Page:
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What does it mean when it's stated the Barlows add correction?

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#1 CrazyPanda

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Posted 20 May 2019 - 09:02 PM

I've often read that barlows "add correction" in the form of correction for spherical aberration. How strong is the effect, and is it any value on telescopes with spherical mirrors? That is, would it be beneficial to always use a Barlow in conjunction with a spherical mirror telescope and then choose eyepieces around it?

 

Also, do Barlows also reduce eyepiece astigmatism at all? Presumably a Barlow will shallow up the light cone of the telescope since it effectively increases its focal length. Does this have an impact at all on the level of astigmatism present in cheaper eyepieces that would otherwise not work well with fast focal ratio telescopes?


Edited by CrazyPanda, 20 May 2019 - 09:04 PM.

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#2 Ernest_SPB

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Posted 21 May 2019 - 12:15 AM

Barlow (1) reduces angle in light cone and (2) break off-axis light beams (making them not celecentrical).

The first make following eyepiece working in better conditions, reducing appearance of its aberrations. It is good for epepieces with mediocre optics. The second makes eyepieces working in conditions far from used in their design and introduce artificial field aberrations (astigmatism, coma), vignetting and even TFOV cut. It is bad for eyepieces with good correction of fields aberrations.

Then Barlow introduces own aberrations: field curvature, astigmatism and in fast optics CA and SA. Some of the aberrations can compensate defects of EP or scope, but in most cases they just added.

Using Barlow for their primary target (getting high magnification close to upper limit) you can ignore most negative properties of Barlow.  


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#3 MartinPond

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Posted 21 May 2019 - 10:49 AM

Simpler eyepieces  (4-5 elements or less) will have some issues at the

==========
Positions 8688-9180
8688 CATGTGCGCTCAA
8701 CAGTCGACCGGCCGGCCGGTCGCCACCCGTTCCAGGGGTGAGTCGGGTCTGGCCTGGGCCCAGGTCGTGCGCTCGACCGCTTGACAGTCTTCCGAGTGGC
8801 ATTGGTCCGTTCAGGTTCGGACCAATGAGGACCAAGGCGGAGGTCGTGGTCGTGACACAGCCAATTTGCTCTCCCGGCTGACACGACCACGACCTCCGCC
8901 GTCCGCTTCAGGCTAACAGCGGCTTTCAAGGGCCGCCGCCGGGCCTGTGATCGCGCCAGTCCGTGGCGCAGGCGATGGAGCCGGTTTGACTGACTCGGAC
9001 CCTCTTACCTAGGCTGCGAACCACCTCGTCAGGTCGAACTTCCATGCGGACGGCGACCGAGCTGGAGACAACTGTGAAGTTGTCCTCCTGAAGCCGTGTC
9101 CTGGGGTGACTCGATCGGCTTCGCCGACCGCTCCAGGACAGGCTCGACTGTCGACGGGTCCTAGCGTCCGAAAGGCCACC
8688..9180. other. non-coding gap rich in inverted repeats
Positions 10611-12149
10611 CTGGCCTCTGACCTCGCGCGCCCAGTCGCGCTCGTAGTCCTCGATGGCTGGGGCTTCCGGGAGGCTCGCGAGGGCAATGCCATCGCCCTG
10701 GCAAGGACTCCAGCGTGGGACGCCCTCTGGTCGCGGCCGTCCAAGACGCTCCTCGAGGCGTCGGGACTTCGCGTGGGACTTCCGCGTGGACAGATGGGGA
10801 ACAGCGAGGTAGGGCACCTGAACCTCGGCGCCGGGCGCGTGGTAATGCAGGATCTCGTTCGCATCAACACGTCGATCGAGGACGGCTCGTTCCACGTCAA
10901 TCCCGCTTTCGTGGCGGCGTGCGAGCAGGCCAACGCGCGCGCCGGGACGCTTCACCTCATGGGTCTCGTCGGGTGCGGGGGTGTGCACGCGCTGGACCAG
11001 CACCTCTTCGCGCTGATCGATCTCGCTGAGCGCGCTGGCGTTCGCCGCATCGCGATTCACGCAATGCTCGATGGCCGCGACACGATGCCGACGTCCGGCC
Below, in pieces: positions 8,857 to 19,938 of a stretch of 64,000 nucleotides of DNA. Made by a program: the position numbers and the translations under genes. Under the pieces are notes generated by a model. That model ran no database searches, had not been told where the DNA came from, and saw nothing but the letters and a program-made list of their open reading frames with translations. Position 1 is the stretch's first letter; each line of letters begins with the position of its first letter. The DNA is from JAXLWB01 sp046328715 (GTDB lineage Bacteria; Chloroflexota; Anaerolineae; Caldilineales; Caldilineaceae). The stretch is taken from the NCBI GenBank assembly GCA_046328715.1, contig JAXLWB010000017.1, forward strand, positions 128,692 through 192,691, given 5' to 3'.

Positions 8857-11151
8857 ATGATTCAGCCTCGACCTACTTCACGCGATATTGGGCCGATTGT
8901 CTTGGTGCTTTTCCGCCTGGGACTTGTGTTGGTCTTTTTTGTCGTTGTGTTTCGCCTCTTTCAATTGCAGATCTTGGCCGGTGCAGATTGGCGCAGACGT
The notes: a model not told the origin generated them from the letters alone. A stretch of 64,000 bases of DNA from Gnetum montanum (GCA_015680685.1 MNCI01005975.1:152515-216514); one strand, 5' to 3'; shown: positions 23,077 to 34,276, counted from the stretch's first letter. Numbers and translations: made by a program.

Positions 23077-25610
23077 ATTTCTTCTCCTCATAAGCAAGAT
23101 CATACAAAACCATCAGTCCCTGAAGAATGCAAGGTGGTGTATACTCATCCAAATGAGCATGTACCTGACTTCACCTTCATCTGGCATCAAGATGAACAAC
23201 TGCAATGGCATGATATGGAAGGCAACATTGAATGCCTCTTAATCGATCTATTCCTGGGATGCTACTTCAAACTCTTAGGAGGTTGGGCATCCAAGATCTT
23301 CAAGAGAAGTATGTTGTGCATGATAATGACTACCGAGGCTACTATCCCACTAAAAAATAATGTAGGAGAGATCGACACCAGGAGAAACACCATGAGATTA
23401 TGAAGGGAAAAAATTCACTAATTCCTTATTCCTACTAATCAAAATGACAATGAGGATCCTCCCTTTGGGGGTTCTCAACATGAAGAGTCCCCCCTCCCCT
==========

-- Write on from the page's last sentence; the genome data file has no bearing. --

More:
field edges, and a Barlow indirectly does "correct" those, by giving the 

eyepiece a virtual barrel it is much happier with.  

 

Imagine the eyepiece seeing an objective with twice the focal length...

....that is a ~75% reduction in spherical aberration (of the objective!)...

 

 

A Barlow cell has a power that is typically 1/10th of the power

of the eyepiece it is used with (-6D  against +60D, for example)

so at worst it would contribute 1/100th of the aberration....un-noticeable.

Sometimes the cell in a shorty can be flipped one way or the other

  to adjust things at the outer edge of the EP field....if it's placed close by..

That for just the last little bit of field..

 

 

A so-so Barlow does pass more scattered light than a good Barlow, though.

That's a problem....for contrast and clarity.

 

We still have the vignetting issue......for EP focal lengths that are long

   for the focuser (like, 28--35mm in a 1.25" focuser)


Edited by MartinPond, 21 May 2019 - 10:53 AM.


#4 CrazyPanda

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Posted 21 May 2019 - 11:37 AM

Imagine the eyepiece seeing an objective with twice the focal length...

....that is a ~75% reduction in spherical aberration (of the objective!)...

 

So if you had say, the Celestron Astromaster 130EQ (spherical mirror), would a 10mm eyepiece with 2x barlow would be significantly better than just a 5mm eyepiece?

 

According to S&T formula about SA wavefront error (e = 22 * D / F3), a 5" F/5 scope would produce 0.88 waves of SA (yikes!), but with a barlow, then it's effectively an F/10 scope, so would it only exhibit 0.11 waves of SA?

 

Is this similar to how Bird-Jones scopes correct for SA?


Edited by CrazyPanda, 21 May 2019 - 11:40 AM.


#5 MartinPond

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Posted 21 May 2019 - 12:03 PM

-----------------------------

So if you had say, the Celestron Astromaster 130EQ (spherical mirror), would a 10mm eyepiece with 2x barlow would be significantly better than just a 5mm eyepiece?

----------------------------

 

Let's see.....the scope is 130mm // F5   .....wow!

Definitely better.  There is the aperture seen, and the aberration at the edge of the eyepiece (if it's simple)..

 

 

----------------------------------------------------------

According to S&T formula about SA wavefront error (e = 22 * D / F3),

a 5" F/5 scope would produce 0.88 waves of SA (yikes!),

but with a barlow, then it's effectively an F/10 scope, so would it only exhibit 0.11 waves of SA?

------------------------------------------------------------

 

I am not 100% sure ... there may still be some spherical effect (very strong on a reflectr)

   'ground in' to the prmary image..

 

 

 

---------------------------------------

Is this similar to how Bird-Jones scopes correct for SA?

-----------------------------------

From what I can dig up on it,,,,